Litvinenko, 44, who defected in 2000, died in London November 23. Doctors said a lethal dose of radioactive polonium-210 was found in his body. Before his death, Litvinenko accused the Kremlin of orchestrating his poisoning in a deathbed note, a charge that President Vladimir Putin strongly denied.
Detectives from Scotland Yard and the Russian Prosecutor General's Office have been investigating the case in London and Moscow.
"We have made a list of over 100 people whom we want to interview in Britain, including Russians living there. Moreover, we are seeking permission to examine a number of facilities and conduct other investigative procedures," Alexander Zvyagintsev told Izvestia daily.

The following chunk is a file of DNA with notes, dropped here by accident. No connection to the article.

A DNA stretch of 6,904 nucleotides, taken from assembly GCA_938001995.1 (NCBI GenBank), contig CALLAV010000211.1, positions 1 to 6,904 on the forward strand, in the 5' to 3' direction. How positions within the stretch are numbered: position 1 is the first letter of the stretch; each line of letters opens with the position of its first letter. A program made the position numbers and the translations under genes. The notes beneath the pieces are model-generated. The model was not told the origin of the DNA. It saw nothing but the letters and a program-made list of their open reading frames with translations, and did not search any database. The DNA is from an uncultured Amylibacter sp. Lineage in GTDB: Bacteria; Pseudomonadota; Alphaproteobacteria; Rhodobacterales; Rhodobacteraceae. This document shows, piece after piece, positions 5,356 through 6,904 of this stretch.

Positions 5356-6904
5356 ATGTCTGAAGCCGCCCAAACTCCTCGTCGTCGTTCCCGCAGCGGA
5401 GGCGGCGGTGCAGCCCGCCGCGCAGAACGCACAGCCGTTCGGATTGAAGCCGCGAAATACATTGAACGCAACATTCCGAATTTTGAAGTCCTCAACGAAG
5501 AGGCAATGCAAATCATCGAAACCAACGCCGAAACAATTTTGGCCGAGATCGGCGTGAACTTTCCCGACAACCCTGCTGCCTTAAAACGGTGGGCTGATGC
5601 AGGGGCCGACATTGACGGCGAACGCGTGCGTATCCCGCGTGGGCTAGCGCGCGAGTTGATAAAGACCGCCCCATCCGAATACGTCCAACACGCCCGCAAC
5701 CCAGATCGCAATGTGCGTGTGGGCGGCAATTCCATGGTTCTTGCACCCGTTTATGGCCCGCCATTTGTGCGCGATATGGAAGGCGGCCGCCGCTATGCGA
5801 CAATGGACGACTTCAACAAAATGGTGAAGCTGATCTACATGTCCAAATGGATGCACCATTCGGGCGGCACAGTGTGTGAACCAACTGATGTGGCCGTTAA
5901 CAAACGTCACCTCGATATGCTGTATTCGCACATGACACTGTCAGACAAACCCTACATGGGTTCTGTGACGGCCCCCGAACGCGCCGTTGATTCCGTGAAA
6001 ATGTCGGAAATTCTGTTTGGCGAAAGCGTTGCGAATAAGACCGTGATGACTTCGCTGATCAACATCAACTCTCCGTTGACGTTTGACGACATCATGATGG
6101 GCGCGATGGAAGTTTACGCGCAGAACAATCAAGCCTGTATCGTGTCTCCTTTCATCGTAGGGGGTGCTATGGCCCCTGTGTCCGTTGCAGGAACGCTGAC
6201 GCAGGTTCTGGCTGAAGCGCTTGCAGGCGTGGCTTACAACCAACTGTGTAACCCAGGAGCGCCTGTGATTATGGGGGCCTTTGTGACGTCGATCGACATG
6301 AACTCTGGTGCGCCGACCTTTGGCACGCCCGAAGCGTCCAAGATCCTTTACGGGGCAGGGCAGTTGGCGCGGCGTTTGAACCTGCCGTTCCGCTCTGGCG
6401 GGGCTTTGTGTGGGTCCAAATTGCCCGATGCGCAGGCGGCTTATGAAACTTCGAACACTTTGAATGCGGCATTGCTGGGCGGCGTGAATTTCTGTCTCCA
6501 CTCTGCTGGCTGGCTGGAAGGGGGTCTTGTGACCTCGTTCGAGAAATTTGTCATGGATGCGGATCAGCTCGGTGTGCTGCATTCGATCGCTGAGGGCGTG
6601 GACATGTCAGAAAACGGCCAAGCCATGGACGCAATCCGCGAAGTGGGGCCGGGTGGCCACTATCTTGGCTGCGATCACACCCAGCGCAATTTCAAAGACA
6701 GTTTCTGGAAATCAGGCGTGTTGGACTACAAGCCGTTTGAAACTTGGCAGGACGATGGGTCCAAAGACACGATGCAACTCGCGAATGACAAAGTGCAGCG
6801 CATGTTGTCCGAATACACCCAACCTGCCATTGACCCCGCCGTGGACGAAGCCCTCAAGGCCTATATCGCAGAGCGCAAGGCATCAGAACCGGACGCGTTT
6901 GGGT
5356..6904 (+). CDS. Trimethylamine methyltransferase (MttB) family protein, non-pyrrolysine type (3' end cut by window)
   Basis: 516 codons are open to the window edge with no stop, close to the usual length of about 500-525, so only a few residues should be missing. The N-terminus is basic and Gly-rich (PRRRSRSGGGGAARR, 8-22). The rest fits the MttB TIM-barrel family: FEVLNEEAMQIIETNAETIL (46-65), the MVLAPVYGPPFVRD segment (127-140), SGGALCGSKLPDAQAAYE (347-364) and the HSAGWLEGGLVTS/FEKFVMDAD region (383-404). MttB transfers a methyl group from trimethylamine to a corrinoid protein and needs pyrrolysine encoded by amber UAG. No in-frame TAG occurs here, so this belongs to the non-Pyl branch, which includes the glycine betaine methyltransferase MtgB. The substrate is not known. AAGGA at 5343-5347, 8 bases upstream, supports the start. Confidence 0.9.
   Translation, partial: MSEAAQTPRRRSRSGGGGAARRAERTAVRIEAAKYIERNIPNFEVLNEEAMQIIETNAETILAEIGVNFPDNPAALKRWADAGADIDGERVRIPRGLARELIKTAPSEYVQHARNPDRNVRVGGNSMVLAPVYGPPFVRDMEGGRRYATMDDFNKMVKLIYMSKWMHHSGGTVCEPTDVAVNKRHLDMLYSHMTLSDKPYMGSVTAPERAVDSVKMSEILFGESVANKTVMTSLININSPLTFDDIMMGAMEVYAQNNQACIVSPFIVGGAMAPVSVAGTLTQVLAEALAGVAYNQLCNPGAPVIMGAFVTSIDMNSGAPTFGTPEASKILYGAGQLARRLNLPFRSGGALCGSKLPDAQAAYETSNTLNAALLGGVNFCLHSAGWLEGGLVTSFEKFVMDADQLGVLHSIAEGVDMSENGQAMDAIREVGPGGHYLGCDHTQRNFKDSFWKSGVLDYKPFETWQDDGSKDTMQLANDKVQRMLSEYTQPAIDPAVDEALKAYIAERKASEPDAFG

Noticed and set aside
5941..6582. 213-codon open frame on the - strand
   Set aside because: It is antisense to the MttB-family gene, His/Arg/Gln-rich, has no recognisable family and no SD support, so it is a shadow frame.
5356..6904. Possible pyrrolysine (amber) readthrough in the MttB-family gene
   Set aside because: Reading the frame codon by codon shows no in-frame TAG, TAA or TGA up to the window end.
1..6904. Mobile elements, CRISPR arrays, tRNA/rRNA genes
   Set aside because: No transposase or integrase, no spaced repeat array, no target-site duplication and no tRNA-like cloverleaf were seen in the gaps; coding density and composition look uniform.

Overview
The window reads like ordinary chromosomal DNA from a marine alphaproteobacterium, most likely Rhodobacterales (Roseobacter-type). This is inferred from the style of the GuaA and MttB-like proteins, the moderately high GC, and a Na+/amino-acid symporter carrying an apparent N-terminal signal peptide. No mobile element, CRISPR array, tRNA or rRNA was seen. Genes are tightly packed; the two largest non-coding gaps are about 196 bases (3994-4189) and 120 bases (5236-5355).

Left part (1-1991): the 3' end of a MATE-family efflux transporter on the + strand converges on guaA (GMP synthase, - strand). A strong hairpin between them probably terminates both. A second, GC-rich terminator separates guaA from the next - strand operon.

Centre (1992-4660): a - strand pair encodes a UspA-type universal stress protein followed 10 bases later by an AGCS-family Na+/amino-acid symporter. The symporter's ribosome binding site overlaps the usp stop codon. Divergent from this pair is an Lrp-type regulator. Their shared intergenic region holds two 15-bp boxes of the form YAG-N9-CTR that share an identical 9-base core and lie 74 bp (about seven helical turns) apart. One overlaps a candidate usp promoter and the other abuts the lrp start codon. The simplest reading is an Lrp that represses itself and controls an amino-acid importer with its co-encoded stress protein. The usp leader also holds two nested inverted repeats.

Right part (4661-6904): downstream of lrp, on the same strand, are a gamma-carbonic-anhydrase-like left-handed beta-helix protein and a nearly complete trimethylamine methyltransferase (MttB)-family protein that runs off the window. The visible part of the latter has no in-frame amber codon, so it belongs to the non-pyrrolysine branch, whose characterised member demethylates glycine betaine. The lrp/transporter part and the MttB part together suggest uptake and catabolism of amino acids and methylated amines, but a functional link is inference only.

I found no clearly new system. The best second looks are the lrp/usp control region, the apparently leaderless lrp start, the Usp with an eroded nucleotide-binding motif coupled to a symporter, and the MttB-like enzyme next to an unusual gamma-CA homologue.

He said work had already begun, adding that the list included tycoon Boris Berezovsky, who lives in London as a political emigre.
Earlier, Berezovsky, who is wanted in Russia on charges of fraud and attempts to overthrow the Russian government, said he would meet with Russian investigators in London only if his security was guaranteed.
Zvyagintsev said British law enforcement agencies had given no official information on the involvement in the poisoning of agent-turned-businessman Andrei Lugovoi, a key witness in the Litvinenko case.
Lugovoi and another witness, former security service agent Dmitry Kovtun, met with Litvinenko in a London hotel shortly before he was hospitalized with symptoms of poisoning, and have themselves undergone radiation checks. Both have denied any involvement in Litvinenko's death.